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Home | Film Reviews | Film Review: Alice in Wonderland (2010)

Film Review: Alice in Wonderland (2010)

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19-year-old Alice returns to the magical world from her childhood adventure, where she reunites with her old friends and learns of her true destiny: to end the Red Queen’s reign of terror.


From the looks of the crowds gathering during premiere weekend, this one is sure to be a money maker…not to mention the fact that the extra fees for 3D put this as a pricey attendance for a family of 4. Tim Burton is back again to offer us another round of his stylish lunacy. The tale of Alice in Wonderland is nothing new, but the tone of the tale is rightly suited for a visionary like Burton. I’ve heard enough reviews of his other films that while his releases are heavily marketable, there are still many who don’t care for his style. I for one though appreciate his cinematic offerings.

A couple of regulars are on board of course who work with Burton quite often. These being the enigmatically chameleon-like performer Johnny Depp and Burton’s own wife Helena Bonham Carter. Throw in the talents of dynamic performers Anne Hathaway, and Crispin Glover, and the lineup makes alot of sense. Alice in Wonderland as a derivatively reproduced tale has been mixed up a bit to give the audience a sense of something new while still keeping pretty in line with the original tale.

Forone, Alice is now 19 years old and promised to a local “Lord” who she on the most part finds repulsing. The other fact is that this Alice who is presumed to be the original Alice is revisiting the wonderland for a second time. The first being the original story. Though even with this round being a revisit, the events play out pretty linear with the original. All the characters are here to greet her and pop up left and right in their own odd ways.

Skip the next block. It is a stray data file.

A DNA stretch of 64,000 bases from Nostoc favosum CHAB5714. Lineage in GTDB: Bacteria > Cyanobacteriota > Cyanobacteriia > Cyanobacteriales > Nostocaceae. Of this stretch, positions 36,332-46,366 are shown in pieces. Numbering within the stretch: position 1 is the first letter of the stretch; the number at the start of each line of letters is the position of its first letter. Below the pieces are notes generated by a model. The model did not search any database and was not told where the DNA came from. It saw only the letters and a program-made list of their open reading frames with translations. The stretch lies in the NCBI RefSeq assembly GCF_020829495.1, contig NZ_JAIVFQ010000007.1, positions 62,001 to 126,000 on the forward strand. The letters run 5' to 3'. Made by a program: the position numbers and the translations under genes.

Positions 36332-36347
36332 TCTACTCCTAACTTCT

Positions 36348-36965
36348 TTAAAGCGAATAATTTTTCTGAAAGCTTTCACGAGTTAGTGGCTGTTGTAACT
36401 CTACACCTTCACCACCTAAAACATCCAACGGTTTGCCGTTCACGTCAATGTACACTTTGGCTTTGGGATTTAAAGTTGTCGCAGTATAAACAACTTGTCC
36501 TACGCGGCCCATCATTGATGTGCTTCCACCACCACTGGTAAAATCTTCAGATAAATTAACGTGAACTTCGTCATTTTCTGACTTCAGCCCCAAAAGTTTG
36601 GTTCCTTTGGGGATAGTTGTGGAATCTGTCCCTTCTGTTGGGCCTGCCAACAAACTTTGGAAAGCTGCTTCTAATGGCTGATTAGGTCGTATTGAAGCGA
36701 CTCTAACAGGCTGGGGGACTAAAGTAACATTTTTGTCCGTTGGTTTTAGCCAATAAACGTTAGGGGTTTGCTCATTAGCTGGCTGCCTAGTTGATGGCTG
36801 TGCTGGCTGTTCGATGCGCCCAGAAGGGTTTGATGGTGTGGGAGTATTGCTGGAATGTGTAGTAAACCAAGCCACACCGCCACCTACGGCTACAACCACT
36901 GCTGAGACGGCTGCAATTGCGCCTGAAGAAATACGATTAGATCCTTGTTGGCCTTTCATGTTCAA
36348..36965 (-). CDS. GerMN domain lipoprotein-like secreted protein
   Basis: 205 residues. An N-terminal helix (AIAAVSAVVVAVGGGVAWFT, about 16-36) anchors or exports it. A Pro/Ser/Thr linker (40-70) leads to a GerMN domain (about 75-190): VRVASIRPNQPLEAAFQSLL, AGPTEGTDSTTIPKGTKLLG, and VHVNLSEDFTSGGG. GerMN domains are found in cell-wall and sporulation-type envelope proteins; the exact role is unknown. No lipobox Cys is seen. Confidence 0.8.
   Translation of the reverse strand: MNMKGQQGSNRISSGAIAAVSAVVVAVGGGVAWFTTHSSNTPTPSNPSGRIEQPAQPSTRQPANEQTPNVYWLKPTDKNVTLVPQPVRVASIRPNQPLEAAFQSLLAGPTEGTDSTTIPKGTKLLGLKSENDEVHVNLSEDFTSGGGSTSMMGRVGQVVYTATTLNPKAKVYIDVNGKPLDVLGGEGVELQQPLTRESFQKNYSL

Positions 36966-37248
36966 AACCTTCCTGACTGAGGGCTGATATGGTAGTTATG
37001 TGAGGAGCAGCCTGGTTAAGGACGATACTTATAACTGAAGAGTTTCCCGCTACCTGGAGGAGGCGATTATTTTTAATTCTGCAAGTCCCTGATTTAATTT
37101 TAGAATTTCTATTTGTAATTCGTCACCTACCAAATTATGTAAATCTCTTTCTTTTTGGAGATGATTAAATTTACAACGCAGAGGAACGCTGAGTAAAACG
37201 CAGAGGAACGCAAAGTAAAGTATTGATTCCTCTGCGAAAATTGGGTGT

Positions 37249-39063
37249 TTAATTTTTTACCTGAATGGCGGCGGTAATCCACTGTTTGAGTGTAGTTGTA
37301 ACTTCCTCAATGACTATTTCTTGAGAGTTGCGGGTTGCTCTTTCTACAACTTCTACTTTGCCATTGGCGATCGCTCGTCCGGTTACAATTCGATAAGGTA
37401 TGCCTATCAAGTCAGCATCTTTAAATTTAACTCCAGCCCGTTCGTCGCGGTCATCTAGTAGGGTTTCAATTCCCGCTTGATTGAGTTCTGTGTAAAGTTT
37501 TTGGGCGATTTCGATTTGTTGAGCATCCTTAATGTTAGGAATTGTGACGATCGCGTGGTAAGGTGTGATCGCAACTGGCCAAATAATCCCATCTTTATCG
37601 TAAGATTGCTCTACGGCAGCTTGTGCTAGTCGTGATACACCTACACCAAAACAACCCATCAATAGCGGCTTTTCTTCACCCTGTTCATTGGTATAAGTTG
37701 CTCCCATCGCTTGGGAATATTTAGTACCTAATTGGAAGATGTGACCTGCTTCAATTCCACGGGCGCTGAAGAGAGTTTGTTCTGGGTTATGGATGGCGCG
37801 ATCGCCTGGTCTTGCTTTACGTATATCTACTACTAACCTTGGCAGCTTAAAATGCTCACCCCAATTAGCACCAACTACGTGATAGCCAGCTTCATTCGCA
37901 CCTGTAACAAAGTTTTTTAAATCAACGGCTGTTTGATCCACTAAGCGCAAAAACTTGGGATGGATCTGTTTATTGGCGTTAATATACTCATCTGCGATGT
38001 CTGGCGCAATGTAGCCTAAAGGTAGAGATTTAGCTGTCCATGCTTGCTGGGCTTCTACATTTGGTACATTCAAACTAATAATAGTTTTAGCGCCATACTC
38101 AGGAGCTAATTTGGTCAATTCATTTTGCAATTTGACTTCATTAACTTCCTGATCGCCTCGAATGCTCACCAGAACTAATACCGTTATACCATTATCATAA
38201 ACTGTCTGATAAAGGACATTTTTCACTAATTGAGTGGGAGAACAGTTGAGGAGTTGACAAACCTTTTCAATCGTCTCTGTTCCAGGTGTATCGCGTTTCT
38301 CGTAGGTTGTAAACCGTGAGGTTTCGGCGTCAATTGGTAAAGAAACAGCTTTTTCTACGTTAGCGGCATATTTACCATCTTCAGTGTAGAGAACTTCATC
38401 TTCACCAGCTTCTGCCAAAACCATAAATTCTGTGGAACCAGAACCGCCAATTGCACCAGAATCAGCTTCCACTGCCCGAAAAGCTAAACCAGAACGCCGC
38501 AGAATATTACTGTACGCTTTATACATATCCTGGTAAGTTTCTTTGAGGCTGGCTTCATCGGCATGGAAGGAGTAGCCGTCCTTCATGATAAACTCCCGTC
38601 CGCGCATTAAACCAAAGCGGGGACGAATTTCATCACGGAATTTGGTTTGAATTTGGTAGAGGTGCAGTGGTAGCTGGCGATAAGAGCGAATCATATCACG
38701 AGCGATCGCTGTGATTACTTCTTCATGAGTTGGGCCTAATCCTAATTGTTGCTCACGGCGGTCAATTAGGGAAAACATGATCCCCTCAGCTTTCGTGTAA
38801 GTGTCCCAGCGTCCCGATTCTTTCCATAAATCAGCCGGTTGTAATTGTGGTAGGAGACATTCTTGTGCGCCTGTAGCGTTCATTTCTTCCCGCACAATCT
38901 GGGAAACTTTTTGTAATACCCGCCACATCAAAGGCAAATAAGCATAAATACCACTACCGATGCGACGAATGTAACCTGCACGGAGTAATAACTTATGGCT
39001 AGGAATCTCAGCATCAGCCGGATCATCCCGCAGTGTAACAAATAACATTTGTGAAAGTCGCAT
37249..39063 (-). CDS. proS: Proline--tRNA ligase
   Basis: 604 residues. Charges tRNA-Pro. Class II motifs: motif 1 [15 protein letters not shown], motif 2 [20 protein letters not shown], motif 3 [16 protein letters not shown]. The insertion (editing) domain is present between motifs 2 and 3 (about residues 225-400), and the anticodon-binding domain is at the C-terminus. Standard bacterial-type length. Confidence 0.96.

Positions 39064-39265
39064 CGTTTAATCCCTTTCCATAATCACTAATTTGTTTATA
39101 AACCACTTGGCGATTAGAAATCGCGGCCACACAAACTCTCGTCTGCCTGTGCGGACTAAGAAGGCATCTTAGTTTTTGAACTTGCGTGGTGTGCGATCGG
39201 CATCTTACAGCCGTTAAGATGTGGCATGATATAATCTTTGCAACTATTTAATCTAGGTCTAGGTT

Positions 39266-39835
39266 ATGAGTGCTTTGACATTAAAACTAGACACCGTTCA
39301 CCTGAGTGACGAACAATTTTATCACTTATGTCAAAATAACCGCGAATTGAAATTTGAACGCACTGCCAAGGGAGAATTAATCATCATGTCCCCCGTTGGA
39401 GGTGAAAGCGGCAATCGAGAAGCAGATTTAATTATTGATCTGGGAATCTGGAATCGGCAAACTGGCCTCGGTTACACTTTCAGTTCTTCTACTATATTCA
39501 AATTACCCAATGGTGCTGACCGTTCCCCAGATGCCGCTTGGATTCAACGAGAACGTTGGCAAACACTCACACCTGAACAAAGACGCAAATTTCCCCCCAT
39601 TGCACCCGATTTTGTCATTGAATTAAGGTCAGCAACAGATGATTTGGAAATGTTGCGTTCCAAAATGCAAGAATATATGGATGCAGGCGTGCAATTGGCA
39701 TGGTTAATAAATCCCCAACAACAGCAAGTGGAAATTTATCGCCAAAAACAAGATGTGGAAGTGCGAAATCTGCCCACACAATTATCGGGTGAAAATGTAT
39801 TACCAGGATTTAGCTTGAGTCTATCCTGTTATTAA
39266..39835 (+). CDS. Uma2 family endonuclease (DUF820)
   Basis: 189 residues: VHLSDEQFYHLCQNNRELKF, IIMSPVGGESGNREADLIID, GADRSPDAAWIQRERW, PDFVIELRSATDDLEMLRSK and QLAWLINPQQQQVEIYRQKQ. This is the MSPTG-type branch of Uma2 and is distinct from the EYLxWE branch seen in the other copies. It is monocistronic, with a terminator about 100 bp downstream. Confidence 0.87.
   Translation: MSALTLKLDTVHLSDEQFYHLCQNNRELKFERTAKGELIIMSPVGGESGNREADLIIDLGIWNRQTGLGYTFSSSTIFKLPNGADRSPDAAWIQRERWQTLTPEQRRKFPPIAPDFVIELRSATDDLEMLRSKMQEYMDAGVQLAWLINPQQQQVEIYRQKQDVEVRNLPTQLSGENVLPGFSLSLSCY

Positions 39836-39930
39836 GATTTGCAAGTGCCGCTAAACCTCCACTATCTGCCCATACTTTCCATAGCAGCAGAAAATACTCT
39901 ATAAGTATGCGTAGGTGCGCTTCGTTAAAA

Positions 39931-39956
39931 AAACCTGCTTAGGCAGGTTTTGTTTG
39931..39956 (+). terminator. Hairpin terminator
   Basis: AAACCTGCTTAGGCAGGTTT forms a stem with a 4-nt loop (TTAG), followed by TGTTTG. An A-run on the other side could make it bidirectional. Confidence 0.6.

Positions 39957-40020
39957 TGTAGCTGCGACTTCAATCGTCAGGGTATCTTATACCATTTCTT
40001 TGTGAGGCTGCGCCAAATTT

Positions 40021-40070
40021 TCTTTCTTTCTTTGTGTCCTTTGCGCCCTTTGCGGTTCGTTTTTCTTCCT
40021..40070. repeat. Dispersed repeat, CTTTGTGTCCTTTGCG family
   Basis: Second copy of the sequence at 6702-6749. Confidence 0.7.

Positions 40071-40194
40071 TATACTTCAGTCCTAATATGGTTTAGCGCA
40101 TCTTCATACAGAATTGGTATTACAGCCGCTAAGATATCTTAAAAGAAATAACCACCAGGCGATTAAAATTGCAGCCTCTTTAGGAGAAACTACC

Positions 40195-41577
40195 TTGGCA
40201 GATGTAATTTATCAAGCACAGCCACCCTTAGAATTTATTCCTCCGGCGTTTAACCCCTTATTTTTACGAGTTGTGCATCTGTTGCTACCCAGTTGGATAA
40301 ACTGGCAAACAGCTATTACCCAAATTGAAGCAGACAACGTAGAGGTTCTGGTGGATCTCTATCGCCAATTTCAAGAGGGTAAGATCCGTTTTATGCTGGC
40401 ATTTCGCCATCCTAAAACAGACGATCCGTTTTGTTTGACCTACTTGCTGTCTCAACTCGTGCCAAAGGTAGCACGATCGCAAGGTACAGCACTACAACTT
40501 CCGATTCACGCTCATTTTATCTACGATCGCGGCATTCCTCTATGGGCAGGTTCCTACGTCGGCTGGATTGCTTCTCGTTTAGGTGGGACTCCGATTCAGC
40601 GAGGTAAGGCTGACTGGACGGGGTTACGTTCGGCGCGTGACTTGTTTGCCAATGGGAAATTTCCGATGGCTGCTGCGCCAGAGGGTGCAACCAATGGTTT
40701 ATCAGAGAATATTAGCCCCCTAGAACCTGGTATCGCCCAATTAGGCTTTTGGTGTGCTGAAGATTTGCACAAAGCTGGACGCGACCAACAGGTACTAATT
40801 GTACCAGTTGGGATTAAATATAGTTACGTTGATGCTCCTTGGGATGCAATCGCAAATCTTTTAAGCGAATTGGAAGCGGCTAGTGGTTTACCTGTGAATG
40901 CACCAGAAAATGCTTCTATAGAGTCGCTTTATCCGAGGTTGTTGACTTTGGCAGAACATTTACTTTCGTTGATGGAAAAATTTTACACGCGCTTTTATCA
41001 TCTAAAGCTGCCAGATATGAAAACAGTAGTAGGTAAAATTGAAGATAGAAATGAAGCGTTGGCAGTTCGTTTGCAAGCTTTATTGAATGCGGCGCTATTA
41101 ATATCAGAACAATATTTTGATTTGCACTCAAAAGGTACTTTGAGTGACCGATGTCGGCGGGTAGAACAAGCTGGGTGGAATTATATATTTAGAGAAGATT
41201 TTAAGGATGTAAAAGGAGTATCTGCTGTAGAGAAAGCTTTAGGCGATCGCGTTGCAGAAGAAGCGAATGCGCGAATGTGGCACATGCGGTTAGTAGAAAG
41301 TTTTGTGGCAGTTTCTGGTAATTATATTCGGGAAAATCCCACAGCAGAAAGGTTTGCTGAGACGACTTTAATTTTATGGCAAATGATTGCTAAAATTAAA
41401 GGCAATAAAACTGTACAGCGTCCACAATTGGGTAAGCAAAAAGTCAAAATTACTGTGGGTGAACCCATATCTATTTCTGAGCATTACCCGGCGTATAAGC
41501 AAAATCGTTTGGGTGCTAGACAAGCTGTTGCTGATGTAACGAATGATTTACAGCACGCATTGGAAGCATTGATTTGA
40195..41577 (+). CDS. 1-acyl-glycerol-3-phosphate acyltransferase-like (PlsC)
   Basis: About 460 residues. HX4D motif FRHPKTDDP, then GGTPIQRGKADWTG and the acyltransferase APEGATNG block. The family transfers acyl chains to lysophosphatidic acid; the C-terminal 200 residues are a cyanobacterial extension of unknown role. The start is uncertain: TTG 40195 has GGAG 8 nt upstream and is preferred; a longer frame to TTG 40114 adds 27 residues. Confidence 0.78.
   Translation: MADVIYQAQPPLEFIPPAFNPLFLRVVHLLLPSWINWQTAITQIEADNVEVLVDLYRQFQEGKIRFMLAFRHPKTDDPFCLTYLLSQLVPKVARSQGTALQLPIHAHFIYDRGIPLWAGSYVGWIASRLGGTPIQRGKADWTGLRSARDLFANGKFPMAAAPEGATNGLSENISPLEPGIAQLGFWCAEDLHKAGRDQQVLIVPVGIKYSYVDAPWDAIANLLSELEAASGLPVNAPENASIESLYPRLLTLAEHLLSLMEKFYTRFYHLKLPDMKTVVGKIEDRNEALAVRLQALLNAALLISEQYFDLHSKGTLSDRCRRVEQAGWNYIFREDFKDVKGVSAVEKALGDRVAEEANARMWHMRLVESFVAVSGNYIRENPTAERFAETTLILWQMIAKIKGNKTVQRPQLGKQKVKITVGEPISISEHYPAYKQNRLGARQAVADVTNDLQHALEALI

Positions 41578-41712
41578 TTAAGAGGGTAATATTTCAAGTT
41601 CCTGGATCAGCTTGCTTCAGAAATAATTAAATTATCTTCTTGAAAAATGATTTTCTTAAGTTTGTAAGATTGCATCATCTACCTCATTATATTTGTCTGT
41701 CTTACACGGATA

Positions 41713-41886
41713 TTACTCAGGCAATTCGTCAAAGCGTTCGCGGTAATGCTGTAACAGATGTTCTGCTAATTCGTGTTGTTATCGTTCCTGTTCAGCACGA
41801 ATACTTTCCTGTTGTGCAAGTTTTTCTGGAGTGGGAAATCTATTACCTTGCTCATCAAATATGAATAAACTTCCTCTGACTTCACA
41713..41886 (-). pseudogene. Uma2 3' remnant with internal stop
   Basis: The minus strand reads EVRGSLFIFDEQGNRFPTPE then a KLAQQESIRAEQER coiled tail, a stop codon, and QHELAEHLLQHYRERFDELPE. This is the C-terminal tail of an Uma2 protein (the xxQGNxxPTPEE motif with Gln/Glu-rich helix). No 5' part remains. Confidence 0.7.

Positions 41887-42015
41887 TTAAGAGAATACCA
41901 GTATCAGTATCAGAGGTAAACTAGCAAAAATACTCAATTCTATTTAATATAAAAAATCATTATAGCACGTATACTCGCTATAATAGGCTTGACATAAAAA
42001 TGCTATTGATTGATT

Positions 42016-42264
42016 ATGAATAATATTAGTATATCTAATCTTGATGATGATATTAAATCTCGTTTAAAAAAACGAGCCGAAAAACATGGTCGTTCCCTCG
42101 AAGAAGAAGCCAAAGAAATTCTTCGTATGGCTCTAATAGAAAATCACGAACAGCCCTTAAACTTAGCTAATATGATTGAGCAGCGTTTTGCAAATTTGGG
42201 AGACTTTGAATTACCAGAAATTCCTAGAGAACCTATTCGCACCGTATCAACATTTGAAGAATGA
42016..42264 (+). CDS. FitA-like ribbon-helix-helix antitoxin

Mia Wasikowska plays Alice, coming from a Victorian society and way of life. She is now a young lady who doesn’t feel the need to have choices made for her. This factor mirrors metaphors in alot of the journey she takes in wonderland. Johnny Depp is the weird eyed, orange haired Mad Hatter, and Helena Bona Carter plays the nasty Red Queen who’s head is 3 times the size of a normal persons head. Traits such as a hatred towards animals and her no tolerance head chopping dictatorship begins to also grow weary on the staff and residents of the kingdom. Anne Hathaway plays the white queen who at times you’d think was straight out of wizard of OZ. Crispin Glover stands a towering 7 feet tall as the Knave of Hearts who we learn pretty quickly is a backstabbing villain serving the queen as long as he can stand her.

I believe folks will really enjoy the special FX which stagger all about the place in composition, enhanced proportions of characters and a world that seems straight out of Tim Burtons head. In fact in first reveal we get a ode to Edward scissorhands with several carved up animal shaped bushes. The other signature is of course the jagged, twisting Burton style trees which almost have you chanting the familiar “Halloween, Halloween” theme subconsciously. As a story, its pretty well told and still appropriate for young viewers. There were times when I felt it lag a bit in slow downs but as a whole it is a pretty dynamic fantasy tale.

The 3D is really well done and in several ways adds a surreal depth to the Wonderland world. Johnny Depp was a great performer though at times I could hear and see him sink back into his Jack Sparrow and Willy Wonka characters. If he were given a second chance I would have liked to see him maybe up his character persona a bit. A highlight was the Cheshire Cat who’s CGI effects were dead on and perfectly done. I’m sure the feedback on this one will stay pretty on track with positives, however I wouldn’t say this fits into the best of the year category.

My own mixed feelings point to a money maker franchise that dipped into fantastical at times with other times being lethargic. I think this is due to the surprises becoming overdone to the point where we are ready to move on to the next thing. Burton called this version a re-imagining which I’ll be quick to point out is true. A strong marketing campaign, clever costumes, FX and star appeal are the winning traits to this rendition. While the film was light hearted, I would have loved to see a certain darkness really extended upon maybe even in the Mad hatters characters more. In all its a good time, pretty showcase and enjoyable. It’s 100% Tim Burton whether you love it or leave it.

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